This is supposed to be presented by someone with good skills and capabilities in using is PC. But why does he use the antique wired mouse ? Most notebooks have now integrated a Bluetooth hub device that allows connecting a wireless mouse without even have to plug a USB adapter (it's just a question of device driver so that it can use the existing Bluetooth device). For notebooks (end even for traditional desktop PCs), wireless mice offer a much better cumfort (yes you'll need a battery, but on my wireless mouse, that I use everyday and that I don't even need to switch off as it contains a battery saver when I stop using it) the battery runs for a full year without having to change it (I don't even need to recharge it every day). Wireless mice with a laser diode detector don't even need any mouse carpet (in fact they work better without a carpet, because most carpets are too much reflective), they run on any granural surface: a paper document on your board will not be a problem, you may also have any book or magazine. They also require minimum cleaning (this is easier because there's nothing entering within the mouse box or rolling on the surface of the board or carpet, so the only thnig to clean is the surface of contact of the mouse (which is always immediately accessible), and even if there's some garbage accumulated there, it causes absolutely no problem for the central laser diode located in a protected area without any contact with the surface. I've personnally not seen any wired mouse since very long now (more than 5 years ago). Why mouse makers are still producing wired mosue is a mistery, but it's even more mysterious why notebook sellers do not provide a wireless mouse with the standard equipment, with the adapter (Bluetooth generally, but it could be WiFi as well or wireless USB) directly integraetd in the case so that no USB key will have to be plugged in on the side of the notebook, where this place is not very convenient. I even think that notebooks could integrate a place to store the mouse when it's not used, but this would not be easy for the smallest notebooks, for those users that don't like the lack of precision and reaction of their touchpad (whose location below the keyboard is also not always very friendly). They already do that for storing a remote control (for example within the slot for a PC card, given that most notebook users don't need anything in this slot, as the notebook already has all the devices needed including network adapters, modems, WiFi, CD/DVD drive combos). The mouse for example could take the place of the supplementary battery (remember that the volume, weight and capacity of batteries has considerably been decreased, so adding a second battery is often not needed). A universal slot for large devices (CD/DVD, additional hard disk, memory bus extender, mouse, battery, or the battery charger and its AC connection wire and plug, or even for storing earphones) in notebooks would be welcome (and notebooks should be made more solid so that they can be transported without any huge and uneasy case: these cases are increasing the total weight too much: put the protection directly on the notebook case itself, with a possible lock mechanism that allows easy removal and reinstallation if desired). Integrate a handful for easy transportation and a fixation for handling it like a bag or your shoulder. The extra case is certainly the worst thing you need to use your mobile notebook easily in any place, but even if you use it only at home, you need some protection of it to move it to another room, or put it in some convenient place when you don't use it: the protection case is bad, but not using it exposes the notebook to many risks. Another idea: why not putting wireless mouse directly within the mobile phone? Just add the laser diode detector and allow it to connect to your nearby notebook: it will be handy and already within your hand, and it needs no extra case or protection than what mobile phones already provide! Add also to mobile phones a universal infrared remote control (for your TV or the integrated media center of your PC or notebook or set top box or Hifi equipment....).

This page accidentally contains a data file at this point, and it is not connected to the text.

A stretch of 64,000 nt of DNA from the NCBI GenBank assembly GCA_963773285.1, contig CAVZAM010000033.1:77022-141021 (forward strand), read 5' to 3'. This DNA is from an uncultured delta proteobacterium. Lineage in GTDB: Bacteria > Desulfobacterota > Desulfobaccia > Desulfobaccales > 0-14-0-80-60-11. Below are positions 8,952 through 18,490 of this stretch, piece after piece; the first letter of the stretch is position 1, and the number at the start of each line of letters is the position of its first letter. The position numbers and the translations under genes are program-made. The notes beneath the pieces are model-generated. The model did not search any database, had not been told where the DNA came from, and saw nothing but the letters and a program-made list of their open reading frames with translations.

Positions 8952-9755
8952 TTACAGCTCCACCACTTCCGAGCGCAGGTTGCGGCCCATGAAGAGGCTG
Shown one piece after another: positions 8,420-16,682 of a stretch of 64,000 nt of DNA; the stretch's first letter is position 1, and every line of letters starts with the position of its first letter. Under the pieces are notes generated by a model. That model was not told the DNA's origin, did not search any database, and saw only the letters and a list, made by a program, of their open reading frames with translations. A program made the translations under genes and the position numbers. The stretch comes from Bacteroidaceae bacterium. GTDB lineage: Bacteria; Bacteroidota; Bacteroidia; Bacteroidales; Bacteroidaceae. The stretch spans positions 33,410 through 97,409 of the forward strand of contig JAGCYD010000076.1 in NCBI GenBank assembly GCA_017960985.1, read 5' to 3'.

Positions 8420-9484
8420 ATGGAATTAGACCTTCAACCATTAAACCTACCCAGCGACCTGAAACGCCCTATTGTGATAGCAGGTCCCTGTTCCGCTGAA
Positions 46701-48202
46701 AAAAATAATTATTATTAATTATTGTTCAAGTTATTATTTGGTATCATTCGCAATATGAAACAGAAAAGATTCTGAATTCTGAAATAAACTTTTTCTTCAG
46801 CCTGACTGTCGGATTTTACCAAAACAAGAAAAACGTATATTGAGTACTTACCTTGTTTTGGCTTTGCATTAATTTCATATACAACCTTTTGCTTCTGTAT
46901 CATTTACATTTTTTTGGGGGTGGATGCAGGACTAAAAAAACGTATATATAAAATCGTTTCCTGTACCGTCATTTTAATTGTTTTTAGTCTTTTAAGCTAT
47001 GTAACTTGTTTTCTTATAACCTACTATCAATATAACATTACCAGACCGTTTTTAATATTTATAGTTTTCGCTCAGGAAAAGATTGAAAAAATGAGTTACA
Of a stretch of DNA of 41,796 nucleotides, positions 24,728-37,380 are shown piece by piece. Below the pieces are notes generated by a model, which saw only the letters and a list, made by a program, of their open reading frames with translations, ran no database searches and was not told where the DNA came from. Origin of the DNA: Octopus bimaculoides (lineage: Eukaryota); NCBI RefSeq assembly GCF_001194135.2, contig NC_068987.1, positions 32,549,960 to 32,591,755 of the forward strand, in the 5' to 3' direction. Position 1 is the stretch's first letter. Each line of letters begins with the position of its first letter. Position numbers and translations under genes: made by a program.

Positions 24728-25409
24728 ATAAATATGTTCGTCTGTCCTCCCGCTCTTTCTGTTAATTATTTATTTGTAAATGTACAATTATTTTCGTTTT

rebeccaaward